Universal Studios unleashes the summer movie season’s first big budget stinker with this piece of trash from normally reliable director Peter Berg (Friday Night Lights). Yes, the recently released Dark Shadows isn’t good and isn’t doing well, but it’s a favorite doughnut and pie party compared to this thing.
And what of poor Taylor Kitsch? This is his second domestic blockbuster bust after John Carter, a movie I actually liked. Mr. Kitsch shouldn’t just fire his agent. He should cover his agent with peanut butter and dangle him over a pit of crocodiles that have been tested for peanut allergies. Hey, it’s Taylor Kitsch’s agent we are mad at here. We wouldn’t want to cause unjust suffering to a bunch of innocent crocodiles. Nut allergies are a bitch.
Can crocodiles get peanut allergies? OK, I’m off track. Sorry.
Based on the board game by Hasbro—always a harbinger of great film—this one throws aliens into the mix so as to not have a film featuring two fat guys sitting at a table playing Battleship while drinking milkshakes. Seriously, when I heard they were making a movie based on the Battleship board game, two fat guys drinking milk shakes and crying “You sunk my battleship!” was all I figured they might come up with. It’s not a board game that screams out “super narrative possibilities!”
As it turns out, two obese men slurping icy-sweet dairy liquids would be better than what Berg and company have concocted. This is a convoluted mess that makes the Transformers films look like God’s representation of cohesive, logical filmmaking.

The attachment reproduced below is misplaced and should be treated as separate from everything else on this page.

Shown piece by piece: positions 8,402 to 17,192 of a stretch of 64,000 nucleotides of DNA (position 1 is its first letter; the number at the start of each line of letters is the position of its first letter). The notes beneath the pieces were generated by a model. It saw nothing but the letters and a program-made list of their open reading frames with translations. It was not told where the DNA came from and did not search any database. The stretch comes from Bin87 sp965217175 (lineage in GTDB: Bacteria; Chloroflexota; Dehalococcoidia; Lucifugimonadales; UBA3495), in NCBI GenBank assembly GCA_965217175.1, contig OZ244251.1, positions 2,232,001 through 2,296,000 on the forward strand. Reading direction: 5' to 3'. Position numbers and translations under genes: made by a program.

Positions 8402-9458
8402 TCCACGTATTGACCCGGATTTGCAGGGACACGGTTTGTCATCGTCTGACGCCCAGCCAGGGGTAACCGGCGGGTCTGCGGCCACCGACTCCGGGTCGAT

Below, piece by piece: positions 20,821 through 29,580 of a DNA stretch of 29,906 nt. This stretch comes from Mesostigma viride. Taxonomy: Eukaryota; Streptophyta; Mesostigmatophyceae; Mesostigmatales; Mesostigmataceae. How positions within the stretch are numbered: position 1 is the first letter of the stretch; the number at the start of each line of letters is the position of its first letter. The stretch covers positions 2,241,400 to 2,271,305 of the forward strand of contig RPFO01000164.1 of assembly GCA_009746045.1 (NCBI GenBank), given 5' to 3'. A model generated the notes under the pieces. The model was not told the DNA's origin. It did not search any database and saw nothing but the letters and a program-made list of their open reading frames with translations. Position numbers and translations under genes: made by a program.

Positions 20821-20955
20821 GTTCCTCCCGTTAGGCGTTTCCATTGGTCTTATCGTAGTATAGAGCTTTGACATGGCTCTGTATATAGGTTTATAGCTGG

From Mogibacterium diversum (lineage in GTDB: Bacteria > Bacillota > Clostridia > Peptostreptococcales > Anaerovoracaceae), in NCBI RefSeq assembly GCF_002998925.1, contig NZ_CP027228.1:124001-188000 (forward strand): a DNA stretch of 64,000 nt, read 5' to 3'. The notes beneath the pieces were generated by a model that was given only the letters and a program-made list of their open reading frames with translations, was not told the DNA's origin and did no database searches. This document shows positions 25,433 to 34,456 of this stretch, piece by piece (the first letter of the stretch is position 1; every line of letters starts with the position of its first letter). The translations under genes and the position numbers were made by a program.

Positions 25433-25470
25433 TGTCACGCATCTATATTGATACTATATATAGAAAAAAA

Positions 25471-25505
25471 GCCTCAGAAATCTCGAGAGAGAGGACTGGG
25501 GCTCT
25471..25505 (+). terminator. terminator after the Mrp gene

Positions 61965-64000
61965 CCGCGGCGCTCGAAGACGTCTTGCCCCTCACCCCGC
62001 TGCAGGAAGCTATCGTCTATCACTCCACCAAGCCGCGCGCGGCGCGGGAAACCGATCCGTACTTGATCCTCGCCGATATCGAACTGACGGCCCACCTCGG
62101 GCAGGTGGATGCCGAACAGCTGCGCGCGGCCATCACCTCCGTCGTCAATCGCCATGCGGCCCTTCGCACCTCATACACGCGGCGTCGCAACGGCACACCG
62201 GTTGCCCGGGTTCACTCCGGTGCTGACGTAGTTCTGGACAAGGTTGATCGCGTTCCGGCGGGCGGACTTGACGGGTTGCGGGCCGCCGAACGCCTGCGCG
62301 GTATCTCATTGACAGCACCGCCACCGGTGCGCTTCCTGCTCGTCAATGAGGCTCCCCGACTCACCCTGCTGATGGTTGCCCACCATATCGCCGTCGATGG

Kitsch stars as Lt. Alex Hopper, in the Navy after his big brother Stone Hopper (Alexander Skarsgard) made him join after getting in trouble for stealing a burrito. (I’m not kidding.) He’s super in love with Samantha (Brooklyn Decker) who is, of course, the daughter of his boss, Adm. Shane (Liam Neeson, a long way from his glorious turn in this year’s The Grey). Decker essentially plays the Megan Fox “Hey, nobody is really saying or doing anything relevant onscreen so please admire my ass!” role.
Alex gets in a fight in the bathroom, and is put on double secret Navy probation as he heads out to sea for what will surely be his last Naval exercise before being politely asked to leave. While out there trolling around, they spot some weird objects that turn out to be alien vessels.
Turns out somebody had the bright idea to send an invitation message to a neighboring galaxy. They invited the aliens to come on down and check out the unbelievable statue of Will Smith at the wax museum in Vegas. For those of you who haven’t seen it, it really is uncanny.
Anyway, one thing leads to another and the aliens start shooting at the battleships, which turns out to be the big connection to the board game. There’s a sequence late in the film where we see buoys on a radar grid, or some nonsense like that, and watch as the characters essentially play a bland video game of Battleship, with dots lighting up the screen to signify a hit. Sooooooooooo stooooopid.
We get to see the aliens—they look like really ugly humans with porcupine beards—but never get a true sense of what they’re trying to pull off with their Earthly visit. They use their transforming water vessels to fight with the Navy, but occasionally send razor ball type things to shore to knock down some highways and scare children. Because the aliens lack a truly compelling agenda, the film itself lacks any kind of tension.
Battleship goes nowhere, and I mean nowhere. It sits out in the middle of an ocean like the damned board game on your coffee table. That board game was always kind of moronic, as is its totally uncalled-for movie adaptation.